Ninth Circuit Rules Time Booting Up Computer Before Clocking In Is Compensable

The Ninth Circuit Court of Appeals issued a decision earlier this week holding that employees who worked at a call center were entitled to compensation for the time spent booting up their computers at the start of the work day prior to clocking in. The call center employees conducted the majority of their jobs using their computers, thus the Court determined that turning on and booting up the computers was “integral and indispensable” to the workers’ duties. Under the FLSA, duties that are “integral and indispensable” are considered principal activities and must be compensated.

For employers in California, this is another sign that both state and federal courts are moving towards requiring employers to compensate employees for time spent prior to clocking in where employees are completing tasks that are required by the employer or indispensable for their jobs. Some examples include: booting up computers, cleaning and preparing tools, and putting on a uniform or safety equipment.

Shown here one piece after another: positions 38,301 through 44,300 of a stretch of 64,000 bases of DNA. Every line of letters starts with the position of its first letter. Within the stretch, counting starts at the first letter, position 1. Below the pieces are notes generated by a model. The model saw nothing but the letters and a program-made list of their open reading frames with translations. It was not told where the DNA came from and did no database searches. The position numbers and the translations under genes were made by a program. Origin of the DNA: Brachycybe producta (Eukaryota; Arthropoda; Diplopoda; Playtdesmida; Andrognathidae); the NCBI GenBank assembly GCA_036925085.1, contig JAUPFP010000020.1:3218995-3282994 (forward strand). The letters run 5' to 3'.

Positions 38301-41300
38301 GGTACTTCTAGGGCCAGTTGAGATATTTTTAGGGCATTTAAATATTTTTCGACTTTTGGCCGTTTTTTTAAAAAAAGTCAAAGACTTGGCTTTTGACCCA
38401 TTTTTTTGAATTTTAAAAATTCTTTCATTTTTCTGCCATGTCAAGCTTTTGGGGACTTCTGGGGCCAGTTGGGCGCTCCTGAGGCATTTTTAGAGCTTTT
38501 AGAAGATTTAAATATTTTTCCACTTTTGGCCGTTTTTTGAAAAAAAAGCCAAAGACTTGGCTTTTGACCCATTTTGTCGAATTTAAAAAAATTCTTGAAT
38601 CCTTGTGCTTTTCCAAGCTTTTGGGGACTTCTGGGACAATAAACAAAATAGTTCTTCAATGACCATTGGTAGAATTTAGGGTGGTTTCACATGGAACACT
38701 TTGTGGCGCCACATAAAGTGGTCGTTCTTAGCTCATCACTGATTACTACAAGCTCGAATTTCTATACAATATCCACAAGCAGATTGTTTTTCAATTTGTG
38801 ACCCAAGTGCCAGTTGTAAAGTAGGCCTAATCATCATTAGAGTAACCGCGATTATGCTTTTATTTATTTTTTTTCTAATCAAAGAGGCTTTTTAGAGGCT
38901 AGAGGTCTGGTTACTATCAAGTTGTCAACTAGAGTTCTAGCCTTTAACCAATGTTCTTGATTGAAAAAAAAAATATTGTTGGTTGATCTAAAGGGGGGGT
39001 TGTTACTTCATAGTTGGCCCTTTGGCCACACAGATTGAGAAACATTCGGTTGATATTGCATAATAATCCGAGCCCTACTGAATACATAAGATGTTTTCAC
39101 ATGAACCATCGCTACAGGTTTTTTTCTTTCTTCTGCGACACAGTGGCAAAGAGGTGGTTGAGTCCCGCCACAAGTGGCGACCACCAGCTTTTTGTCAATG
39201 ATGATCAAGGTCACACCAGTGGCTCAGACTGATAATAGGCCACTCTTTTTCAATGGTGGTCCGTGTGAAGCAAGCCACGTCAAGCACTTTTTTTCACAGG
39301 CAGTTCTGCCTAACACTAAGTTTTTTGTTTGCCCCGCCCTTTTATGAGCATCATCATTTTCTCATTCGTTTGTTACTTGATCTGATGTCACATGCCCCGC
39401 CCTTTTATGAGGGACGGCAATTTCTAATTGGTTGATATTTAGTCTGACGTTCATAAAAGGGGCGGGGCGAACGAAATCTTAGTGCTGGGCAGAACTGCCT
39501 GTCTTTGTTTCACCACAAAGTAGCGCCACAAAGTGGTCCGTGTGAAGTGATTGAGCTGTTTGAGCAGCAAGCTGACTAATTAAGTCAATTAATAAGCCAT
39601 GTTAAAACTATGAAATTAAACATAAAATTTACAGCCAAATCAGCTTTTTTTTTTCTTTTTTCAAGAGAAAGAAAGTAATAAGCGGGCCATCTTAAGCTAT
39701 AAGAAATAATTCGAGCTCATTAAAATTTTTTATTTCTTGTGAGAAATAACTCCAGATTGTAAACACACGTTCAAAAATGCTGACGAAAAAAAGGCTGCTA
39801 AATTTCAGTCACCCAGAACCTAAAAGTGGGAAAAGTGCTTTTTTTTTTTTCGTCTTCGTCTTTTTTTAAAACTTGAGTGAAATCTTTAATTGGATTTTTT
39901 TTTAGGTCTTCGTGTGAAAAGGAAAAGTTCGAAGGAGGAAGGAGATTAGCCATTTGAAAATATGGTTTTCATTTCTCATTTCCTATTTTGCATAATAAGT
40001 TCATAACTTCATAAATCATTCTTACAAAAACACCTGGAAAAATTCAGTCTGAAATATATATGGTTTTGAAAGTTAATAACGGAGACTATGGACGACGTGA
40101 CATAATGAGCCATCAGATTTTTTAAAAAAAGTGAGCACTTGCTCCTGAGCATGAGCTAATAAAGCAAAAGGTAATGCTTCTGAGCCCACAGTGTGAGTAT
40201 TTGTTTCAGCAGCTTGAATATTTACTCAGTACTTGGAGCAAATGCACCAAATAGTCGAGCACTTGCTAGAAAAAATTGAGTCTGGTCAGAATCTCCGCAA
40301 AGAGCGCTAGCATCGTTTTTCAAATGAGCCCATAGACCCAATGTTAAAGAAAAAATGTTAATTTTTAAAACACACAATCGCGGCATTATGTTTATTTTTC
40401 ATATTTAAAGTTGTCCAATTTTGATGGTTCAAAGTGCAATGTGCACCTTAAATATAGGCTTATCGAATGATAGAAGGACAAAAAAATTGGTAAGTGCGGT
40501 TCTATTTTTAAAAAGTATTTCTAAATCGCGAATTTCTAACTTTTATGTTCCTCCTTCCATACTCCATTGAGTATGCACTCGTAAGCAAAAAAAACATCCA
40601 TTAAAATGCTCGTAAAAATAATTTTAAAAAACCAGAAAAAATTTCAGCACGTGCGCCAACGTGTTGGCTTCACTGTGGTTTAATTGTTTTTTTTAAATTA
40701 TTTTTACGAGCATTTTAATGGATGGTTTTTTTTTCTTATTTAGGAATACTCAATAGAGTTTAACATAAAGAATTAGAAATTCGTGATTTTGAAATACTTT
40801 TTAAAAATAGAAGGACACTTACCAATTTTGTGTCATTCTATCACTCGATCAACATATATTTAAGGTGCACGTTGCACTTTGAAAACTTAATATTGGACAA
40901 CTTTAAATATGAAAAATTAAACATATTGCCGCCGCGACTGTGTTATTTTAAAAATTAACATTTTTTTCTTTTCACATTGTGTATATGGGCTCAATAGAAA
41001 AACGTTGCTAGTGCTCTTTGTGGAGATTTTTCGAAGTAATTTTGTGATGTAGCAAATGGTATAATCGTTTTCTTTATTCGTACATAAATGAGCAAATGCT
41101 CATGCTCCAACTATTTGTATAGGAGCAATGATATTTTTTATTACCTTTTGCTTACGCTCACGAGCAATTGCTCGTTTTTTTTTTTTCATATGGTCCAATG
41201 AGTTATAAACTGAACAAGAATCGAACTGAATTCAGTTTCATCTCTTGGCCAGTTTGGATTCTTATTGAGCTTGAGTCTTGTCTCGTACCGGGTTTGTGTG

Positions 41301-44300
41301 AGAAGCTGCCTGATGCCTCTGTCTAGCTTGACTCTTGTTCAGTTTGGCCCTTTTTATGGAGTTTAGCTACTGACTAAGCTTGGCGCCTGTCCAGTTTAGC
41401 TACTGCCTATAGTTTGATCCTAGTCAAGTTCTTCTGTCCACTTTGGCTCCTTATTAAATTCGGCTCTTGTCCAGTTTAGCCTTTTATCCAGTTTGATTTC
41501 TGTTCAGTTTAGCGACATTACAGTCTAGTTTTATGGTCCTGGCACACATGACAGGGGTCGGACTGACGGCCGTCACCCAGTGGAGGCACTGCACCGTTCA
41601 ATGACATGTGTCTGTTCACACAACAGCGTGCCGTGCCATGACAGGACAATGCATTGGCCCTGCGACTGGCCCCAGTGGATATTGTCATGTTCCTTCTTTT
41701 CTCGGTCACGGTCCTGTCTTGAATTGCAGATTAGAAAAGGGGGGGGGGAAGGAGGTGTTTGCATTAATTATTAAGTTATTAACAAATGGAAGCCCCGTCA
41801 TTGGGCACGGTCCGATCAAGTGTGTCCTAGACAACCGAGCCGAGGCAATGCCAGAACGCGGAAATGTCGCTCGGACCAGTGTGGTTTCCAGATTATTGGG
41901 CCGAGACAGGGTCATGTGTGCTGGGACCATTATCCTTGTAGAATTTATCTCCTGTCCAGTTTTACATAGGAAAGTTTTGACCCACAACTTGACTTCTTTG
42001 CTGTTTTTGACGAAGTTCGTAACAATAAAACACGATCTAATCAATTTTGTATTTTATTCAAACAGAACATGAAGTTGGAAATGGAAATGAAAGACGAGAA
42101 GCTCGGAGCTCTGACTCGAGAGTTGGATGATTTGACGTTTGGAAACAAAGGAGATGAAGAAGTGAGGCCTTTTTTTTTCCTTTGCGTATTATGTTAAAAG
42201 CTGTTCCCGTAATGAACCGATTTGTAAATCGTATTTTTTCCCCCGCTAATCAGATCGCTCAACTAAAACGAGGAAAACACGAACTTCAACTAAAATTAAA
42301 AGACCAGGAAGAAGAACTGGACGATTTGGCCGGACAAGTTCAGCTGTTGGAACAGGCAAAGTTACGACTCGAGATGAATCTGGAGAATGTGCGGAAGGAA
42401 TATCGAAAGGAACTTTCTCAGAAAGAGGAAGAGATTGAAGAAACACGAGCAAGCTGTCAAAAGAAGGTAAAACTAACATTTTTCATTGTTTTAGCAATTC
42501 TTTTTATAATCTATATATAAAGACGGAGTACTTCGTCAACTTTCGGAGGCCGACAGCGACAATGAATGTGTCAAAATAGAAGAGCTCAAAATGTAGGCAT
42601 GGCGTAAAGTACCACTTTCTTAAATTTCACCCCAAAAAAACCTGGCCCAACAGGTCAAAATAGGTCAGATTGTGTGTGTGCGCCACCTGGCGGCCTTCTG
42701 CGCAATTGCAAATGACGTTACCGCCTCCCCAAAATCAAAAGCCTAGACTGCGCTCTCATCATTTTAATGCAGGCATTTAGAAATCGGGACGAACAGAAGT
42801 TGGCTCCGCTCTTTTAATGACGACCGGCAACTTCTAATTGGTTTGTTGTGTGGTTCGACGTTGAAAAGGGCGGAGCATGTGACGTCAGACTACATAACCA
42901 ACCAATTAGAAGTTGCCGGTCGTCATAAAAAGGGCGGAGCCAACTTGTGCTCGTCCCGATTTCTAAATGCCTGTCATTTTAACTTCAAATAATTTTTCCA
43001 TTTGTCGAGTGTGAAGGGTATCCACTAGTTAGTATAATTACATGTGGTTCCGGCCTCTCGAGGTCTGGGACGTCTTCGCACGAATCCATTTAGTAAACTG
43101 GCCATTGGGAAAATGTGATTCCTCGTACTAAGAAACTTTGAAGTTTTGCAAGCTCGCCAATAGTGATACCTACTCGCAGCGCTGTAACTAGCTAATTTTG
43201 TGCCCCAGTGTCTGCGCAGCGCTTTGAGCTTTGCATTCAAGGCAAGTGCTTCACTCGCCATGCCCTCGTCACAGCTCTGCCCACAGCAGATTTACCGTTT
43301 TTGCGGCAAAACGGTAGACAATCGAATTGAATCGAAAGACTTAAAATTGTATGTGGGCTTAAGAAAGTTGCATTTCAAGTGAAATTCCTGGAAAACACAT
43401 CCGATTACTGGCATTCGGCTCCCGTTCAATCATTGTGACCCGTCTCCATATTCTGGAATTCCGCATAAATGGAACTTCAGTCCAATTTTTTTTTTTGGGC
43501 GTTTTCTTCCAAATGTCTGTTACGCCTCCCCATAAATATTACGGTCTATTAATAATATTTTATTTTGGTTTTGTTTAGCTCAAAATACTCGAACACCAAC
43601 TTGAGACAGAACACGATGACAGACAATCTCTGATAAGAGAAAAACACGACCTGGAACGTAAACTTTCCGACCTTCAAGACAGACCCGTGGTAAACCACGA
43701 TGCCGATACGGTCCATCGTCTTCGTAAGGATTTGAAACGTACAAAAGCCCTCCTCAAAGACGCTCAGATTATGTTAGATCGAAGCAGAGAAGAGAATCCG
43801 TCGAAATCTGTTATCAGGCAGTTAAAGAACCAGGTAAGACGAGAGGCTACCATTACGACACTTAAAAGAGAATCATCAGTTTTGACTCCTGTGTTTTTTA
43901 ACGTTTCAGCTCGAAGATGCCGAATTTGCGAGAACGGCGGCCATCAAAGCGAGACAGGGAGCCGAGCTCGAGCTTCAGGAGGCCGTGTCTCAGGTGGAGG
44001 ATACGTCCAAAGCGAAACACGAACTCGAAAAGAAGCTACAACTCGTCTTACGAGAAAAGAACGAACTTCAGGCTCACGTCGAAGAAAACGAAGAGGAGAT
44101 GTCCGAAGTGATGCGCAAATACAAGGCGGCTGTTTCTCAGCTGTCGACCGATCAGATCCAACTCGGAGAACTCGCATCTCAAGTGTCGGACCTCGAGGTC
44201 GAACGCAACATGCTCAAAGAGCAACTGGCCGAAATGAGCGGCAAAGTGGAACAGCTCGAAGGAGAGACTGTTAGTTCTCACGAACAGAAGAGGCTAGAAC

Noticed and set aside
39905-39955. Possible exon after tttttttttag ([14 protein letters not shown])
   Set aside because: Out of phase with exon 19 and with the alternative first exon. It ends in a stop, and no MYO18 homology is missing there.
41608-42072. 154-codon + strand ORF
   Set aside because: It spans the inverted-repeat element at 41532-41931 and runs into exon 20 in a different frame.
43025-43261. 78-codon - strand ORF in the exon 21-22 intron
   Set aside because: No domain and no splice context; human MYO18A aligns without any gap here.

Employers should review the tasks that non-exempt employees undertake prior to clocking in each day to determine if those duties are related to their jobs and should be compensated. If employees are completing tasks that are “integral and indispensable” to their jobs prior to clocking in, employers should determine the average amount of time the tasks take to complete each day and add that amount to employees’ paychecks.

For those who are interested in reading the full decision, the case is Cariene Cadena and Andrew Gonzales v. Customer Connexx, LLC and Janone, Inc., case number 21-16522.

If you have any questions about this or any other employment related matters, please contact Marissa Buck, Jennifer Douglas or any member of DP&F’s Employment Law team.